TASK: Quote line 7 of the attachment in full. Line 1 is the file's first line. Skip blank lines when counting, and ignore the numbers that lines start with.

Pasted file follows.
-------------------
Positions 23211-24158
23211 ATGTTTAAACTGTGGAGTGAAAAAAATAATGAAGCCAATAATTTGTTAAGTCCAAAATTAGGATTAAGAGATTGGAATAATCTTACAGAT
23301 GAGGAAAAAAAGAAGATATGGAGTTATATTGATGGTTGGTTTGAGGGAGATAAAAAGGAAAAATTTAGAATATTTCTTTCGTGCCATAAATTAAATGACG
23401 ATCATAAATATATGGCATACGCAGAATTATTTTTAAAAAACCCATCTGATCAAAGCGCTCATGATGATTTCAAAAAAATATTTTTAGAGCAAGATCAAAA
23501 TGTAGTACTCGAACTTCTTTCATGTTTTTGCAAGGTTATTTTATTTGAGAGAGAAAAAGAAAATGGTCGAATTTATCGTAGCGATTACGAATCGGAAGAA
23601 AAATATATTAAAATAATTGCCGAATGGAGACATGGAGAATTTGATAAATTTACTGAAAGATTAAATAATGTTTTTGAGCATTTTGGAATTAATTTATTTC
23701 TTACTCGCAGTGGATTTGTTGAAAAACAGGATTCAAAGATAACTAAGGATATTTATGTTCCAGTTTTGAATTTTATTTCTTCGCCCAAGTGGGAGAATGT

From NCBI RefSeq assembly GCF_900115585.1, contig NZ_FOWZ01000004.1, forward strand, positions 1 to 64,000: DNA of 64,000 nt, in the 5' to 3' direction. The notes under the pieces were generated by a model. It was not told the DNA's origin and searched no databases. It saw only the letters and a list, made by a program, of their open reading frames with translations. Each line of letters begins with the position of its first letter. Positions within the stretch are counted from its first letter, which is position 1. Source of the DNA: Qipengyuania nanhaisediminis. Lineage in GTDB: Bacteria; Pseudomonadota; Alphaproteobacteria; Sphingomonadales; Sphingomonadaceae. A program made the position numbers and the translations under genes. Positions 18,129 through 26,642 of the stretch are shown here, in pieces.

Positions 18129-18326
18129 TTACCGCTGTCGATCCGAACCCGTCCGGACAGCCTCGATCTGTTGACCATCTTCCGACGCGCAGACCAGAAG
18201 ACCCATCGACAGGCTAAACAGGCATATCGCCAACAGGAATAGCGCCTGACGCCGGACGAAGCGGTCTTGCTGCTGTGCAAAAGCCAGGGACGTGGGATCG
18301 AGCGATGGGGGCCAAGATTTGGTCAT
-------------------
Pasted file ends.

23701 TTACTCGCAGTGGATTTGTTGAAAAACAGGATTCAAAGATAACTAAGGATATTTATGTTCCAGTTTTGAATTTTATTTCTTCGCCCAAGTGGGAGAATGT